UK clamps down on bus-spotting terror menace
Omniboligist driven off the streets
The UK's streets are today a safer place for kiddies and decorated war veterans after public and police hostility forced a Gloucestershire bus-spotter to give up his lifelong hobby of snapping interesting examples of road-based public transport, the Evening Standard reports.
Rob McCaffrey, 50, had apparently over 40 years built up an impressive 30,000 pics of buses, coaches and trams from across the globe, but has now put the lens cap on for good because he "keeps being mistaken for a terrorist and paedophile".
He explained: "Since the 9/11 attacks there has been a crackdown on security and it seems everyone with a camera is now regarded as a potential criminal. The past two years have absolutely been the worst. I have had the most appalling abuse from the public, drivers and police over-exercising their authority.
"People like me just want to enjoy our hobby without harassment but it is impossible now."
Credit controller and self-dubbed "omniboligist" McCaffrey says he's been pulled twice in the last year by suspicious cops, and obliged to cough his personal details after "people who saw him innocently snapping buses on public roads reported him". The first collar-feeling was last September in Pontypridd, South Wales, when a bus driver " took exception to being photographed and called the police, who demanded to see what Rob had on his camera."
He was then run through the system a second time in Monmouth when a Police Community Support Officer responded to members of the public who'd "complained he had been acting strangely".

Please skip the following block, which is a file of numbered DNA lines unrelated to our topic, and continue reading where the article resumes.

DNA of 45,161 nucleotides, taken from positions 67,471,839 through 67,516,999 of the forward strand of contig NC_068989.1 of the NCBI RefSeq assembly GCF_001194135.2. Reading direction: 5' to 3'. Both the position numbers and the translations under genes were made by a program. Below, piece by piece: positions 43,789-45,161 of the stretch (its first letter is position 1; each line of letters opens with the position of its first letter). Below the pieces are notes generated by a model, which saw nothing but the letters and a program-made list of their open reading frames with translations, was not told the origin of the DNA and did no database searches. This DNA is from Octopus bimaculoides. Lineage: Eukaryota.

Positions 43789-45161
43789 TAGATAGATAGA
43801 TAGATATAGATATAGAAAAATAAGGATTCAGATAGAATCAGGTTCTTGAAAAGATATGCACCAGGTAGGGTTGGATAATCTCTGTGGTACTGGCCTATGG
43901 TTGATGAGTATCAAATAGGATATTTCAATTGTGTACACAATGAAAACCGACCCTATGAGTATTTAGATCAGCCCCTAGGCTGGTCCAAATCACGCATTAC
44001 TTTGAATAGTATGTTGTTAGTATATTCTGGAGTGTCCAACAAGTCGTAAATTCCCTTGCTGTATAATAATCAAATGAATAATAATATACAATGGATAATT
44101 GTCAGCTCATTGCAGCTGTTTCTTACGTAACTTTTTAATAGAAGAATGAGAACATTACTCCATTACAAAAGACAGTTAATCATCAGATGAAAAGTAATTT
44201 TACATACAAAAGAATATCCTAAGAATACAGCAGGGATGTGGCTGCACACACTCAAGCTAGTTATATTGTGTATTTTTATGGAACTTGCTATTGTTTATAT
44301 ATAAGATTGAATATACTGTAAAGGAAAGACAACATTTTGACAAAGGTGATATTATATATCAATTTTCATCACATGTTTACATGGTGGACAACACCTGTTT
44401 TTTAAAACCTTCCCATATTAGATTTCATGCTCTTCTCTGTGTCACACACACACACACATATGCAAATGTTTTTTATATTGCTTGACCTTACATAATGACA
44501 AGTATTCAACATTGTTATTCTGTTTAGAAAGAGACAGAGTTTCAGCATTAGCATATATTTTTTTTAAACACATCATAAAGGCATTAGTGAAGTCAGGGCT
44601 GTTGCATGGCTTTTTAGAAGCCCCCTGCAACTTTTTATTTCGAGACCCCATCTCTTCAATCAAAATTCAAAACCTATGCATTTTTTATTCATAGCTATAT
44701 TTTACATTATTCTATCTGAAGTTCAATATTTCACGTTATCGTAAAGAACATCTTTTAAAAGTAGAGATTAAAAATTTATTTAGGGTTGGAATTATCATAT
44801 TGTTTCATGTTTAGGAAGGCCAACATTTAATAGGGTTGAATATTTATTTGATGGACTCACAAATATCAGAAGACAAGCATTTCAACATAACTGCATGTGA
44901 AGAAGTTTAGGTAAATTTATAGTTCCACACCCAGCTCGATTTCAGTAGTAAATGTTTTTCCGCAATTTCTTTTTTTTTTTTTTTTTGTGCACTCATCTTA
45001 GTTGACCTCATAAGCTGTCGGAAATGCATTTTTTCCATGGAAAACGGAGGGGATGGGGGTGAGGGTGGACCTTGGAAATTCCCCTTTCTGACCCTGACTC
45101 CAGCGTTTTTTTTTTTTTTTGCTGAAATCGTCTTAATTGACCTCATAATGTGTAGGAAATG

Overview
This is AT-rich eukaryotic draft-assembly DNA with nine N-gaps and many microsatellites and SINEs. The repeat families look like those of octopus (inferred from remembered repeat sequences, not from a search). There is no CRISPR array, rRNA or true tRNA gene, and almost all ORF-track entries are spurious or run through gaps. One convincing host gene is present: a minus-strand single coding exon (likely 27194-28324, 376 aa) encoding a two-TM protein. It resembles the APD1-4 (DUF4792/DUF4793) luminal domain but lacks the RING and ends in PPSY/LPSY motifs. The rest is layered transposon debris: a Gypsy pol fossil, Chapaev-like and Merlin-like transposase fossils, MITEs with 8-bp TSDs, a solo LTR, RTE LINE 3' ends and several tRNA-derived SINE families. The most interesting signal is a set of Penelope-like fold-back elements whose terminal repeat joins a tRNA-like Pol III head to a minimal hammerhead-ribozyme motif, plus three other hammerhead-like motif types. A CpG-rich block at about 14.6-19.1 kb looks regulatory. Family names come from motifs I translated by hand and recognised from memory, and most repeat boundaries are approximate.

McCaffrey bemoaned: "I can deal with the fact someone might think I'm a terrorist, but when they start saying you're a paedophile it really hurts. We don't want to support people doing something illegal, but while the police are wasting their time with me a terrorist could be planning his next atrocity."
A Gloucestershire Police spokeswoman clarified: "If a member of the public becomes suspicious of an individual taking photos in public and makes a complaint to a police officer, the officer will first discuss the matter with the photographer. Normally the individual is more than happy to disperse any suspicion by showing an officer their photos and one of the benefits of digital cameras is that this can be done on the spot.
"However, if the officer remains suspicious as to the content of the images or the photographers intentions they have the authority, under the Police and Criminal Evident Act, to seize the camera and arrest the individual."
That these are perilous times for UK snappers is further evidenced by the rather disturbing story of keen amateur photographer Stephen Carroll who in December 2007 was photographing "sensitive buildings" in the centre of Hull when vigilant law enforcement operatives confiscated his film. His case is just one example of the burgeoning state paranoia which has "seriously worried" photographers. ®